Sunday, December 8, 2013
By Lindsay Bourgoine and Scot Balentine, members of the Maine Outdoor Coalition
One of Maine's greatest assets can be enjoyed 24-7, free of charge in every corner of the state, and a new coalition is working to ensure that more Mainers take full advantage of this resource.
ABOUT THE AUTHORS
Lindsay Bourgoine and Scot Balentine are members of the Maine Outdoor Coalition.
Maine offers limitless possibilities for nature-based recreation, and the newly formed Maine Outdoor Coalition, a collaboration of nonprofit organizations, businesses and state agencies, invites people to sample many of these during the upcoming Great Maine Outdoor Weekend (www.greatmaineoutdoorweekend.org) from March 2 to 4.
This new Maine tradition, scheduled to occur twice each year, offers a smorgasbord of introductory outings across the state -- most of them free.
Activities range from snowshoe treks and cross-country ski excursions to more unusual activities, such as a sled dog demo, digging for winter steamers and night "owling."
Why get yourself and the kids in your life outdoors?
• One of the best reasons is to experience memorable natural settings with family and friends.
Mainers are fortunate to have wonderful outdoor destinations close to home: even a quick outing to a local park or preserve can offer a fun time bonding with others and enjoying the wonders of nature.
Maine has nearly 3,500 miles of coastline and the largest acreage of undeveloped forest east of the Mississippi River.
Thanks to the hard work of countless individuals and groups, many scenic natural lands are accessible for the public to enjoy. Between 2005 and 2010, Maine saw 1.8 million acres conserved – ranking it first among Eastern states and second nationally in acreage protected during that time.
• Another good reason for getting outdoors is to enjoy greater well-being.
Exercise outdoors strengthens our muscles, bones and hearts while giving a boost to our immune systems. It can help burn calories and increase metabolism – trimming the pounds that have contributed to a nationwide obesity epidemic.
• Time outdoors helps us mentally, too, reducing stress and improving mood and confidence. Research suggests that those who exercise outdoors (rather than indoors) report higher energy and decreased anger and depression.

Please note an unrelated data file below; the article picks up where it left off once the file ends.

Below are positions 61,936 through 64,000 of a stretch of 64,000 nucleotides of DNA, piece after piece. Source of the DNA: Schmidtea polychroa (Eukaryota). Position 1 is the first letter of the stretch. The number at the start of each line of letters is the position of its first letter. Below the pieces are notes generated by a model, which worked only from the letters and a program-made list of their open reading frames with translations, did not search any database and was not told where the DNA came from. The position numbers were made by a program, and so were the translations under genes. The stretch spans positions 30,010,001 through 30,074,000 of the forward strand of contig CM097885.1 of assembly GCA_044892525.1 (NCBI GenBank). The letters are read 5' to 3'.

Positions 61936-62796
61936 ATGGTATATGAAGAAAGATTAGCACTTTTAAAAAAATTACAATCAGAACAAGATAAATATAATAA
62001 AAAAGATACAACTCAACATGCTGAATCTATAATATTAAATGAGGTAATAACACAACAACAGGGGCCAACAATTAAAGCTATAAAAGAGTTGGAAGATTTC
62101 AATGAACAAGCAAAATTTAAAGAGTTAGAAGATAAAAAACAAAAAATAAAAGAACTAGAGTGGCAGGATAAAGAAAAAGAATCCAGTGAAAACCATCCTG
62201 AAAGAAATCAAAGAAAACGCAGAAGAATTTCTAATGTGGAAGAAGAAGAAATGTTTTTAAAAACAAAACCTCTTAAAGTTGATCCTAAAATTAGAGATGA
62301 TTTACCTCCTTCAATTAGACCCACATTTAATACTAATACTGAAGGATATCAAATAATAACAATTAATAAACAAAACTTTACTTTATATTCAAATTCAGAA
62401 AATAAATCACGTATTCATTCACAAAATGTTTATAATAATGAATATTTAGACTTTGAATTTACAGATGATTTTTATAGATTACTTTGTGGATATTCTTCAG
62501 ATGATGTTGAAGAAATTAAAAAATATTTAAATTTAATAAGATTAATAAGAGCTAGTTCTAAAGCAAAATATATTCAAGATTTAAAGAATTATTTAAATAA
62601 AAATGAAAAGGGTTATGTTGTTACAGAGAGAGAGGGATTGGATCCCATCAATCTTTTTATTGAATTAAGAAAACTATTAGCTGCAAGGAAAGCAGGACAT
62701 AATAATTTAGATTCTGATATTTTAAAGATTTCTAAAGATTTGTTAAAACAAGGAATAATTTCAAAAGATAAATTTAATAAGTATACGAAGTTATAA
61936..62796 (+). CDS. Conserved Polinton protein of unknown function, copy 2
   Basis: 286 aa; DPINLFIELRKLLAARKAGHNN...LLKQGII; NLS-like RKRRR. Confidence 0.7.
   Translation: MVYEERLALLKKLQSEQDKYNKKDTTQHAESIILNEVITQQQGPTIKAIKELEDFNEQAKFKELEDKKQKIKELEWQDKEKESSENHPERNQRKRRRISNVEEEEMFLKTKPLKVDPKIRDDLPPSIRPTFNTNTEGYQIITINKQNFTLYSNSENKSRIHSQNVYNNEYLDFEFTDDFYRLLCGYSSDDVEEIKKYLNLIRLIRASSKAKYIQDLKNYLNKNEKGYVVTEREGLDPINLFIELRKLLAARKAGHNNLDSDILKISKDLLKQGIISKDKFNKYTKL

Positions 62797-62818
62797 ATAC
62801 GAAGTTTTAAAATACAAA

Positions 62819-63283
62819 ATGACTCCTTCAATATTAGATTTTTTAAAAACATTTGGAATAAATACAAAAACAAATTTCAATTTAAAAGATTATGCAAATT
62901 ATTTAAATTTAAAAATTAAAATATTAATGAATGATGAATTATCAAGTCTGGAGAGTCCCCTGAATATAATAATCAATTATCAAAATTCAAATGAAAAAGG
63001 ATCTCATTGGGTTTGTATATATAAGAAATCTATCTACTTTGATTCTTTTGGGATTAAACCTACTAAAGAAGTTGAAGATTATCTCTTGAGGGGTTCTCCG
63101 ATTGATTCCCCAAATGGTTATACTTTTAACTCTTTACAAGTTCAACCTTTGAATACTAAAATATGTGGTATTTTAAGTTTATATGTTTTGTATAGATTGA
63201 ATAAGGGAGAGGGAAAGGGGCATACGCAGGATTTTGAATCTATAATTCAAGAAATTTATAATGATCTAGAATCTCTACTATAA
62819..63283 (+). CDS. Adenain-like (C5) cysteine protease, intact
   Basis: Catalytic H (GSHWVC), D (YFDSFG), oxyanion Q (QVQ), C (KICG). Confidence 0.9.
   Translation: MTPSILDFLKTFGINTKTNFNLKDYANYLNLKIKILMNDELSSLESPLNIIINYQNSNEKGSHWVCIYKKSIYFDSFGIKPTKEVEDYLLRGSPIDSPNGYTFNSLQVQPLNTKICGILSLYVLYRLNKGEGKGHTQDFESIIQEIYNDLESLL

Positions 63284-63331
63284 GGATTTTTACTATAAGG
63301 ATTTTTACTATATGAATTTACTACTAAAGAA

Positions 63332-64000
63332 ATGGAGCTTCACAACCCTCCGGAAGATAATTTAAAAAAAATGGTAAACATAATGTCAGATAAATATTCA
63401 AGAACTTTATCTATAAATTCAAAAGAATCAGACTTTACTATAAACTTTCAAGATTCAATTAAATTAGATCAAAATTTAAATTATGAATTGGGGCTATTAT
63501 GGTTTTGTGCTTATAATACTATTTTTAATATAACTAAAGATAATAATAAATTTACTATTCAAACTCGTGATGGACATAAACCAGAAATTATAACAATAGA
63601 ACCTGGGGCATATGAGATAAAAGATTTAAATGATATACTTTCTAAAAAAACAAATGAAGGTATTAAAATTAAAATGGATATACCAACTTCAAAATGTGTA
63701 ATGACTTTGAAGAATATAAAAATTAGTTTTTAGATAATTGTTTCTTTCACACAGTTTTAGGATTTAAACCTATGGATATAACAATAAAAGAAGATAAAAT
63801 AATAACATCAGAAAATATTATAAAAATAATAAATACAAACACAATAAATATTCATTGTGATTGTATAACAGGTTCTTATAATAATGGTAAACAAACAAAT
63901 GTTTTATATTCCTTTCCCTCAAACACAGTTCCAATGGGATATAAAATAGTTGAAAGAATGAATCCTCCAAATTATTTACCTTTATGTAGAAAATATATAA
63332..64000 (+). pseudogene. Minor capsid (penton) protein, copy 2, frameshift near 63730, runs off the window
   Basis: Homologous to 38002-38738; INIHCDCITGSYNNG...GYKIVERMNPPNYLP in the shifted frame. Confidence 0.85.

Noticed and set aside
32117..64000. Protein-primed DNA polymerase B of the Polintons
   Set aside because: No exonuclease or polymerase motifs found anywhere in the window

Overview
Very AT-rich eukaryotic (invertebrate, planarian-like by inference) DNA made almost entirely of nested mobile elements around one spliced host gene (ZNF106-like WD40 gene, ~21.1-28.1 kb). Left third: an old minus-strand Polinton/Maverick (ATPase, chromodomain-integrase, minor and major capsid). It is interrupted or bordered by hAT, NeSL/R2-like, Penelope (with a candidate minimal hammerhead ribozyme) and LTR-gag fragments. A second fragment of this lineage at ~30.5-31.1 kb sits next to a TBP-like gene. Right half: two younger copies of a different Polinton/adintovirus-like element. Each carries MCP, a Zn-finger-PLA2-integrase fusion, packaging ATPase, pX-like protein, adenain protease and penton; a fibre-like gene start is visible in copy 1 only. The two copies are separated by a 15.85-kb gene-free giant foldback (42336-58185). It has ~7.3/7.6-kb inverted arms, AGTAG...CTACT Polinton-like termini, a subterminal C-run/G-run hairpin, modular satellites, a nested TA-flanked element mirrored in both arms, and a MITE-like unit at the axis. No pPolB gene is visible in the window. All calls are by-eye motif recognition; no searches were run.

These psychological benefits are particularly critical for American children, who now spend on average 45 hours each week in front of electronic screens – compared to just 30 minutes each week in unstructured play outdoors.
Playing outside helps relax children, and improve their concentration and academic performance.
"Stress reduction, greater physical health, a deeper sense of spirit, more creativity, a sense of play, even a safer life – these are the rewards that await a family when it invites more nature into children's lives," writes Richard Louv, author of the best-selling book "Last Child in the Woods."
• Time outdoors helps people feel connected – not just to friends and neighbors, but to the larger natural communities that sustain us.
Hours of daily screen time have left many kids disconnected from the natural world. The average American child can now recognize 1,000 corporate logos but cannot identify even 10 plants or animals native to their home ground.
• In challenging economic times like these, outdoor recreation offers the promise of affordable adventures.
A family of four can spend an entire day at one of Maine's beautiful state parks for the price of a single movie ticket. And many nonprofit organizations and outfitters offer guided excursions at minimal or no cost year-round.
The first-ever Great Maine Outdoor Weekend provides Mainers a chance to celebrate their connections to the natural world and enjoy the state's exceptional outdoor offerings. Even as winter slides into mud season, there are plentiful outdoor activities to sample.
Start your explorations during Great Maine Outdoor Weekend, March 2-4, but don't stop there: www.greatmaineoutdoorweekend.org includes links that will inspire you to get outdoors every weekend, and maybe even every day!
– Special to The Press Herald